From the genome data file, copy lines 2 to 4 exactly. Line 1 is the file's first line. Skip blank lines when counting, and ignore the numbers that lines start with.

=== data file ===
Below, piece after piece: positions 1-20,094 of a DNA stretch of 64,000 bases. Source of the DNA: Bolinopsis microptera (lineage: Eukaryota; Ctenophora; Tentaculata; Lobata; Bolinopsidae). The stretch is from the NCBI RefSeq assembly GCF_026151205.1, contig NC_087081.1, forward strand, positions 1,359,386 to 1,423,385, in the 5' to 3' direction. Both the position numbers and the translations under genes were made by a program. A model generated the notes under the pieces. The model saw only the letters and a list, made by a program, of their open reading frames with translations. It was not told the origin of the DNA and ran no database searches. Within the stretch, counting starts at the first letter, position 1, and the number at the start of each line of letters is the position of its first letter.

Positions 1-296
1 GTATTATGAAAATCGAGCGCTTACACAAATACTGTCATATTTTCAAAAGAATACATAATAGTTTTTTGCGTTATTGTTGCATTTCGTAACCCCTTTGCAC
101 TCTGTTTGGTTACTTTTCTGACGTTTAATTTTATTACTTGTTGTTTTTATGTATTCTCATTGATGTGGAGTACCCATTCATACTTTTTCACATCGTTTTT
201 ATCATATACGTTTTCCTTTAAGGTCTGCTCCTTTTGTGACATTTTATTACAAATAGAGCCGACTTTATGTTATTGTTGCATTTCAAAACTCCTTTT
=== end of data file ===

Positions 1-296
1 GTATTATGAAAATCGAGCGCTTACACAAATACTGTCATATTTTCAAAAGAATACATAATAGTTTTTTGCGTTATTGTTGCATTTCGTAACCCCTTTGCAC
101 TCTGTTTGGTTACTTTTCTGACGTTTAATTTTATTACTTGTTGTTTTTATGTATTCTCATTGATGTGGAGTACCCATTCATACTTTTTCACATCGTTTTT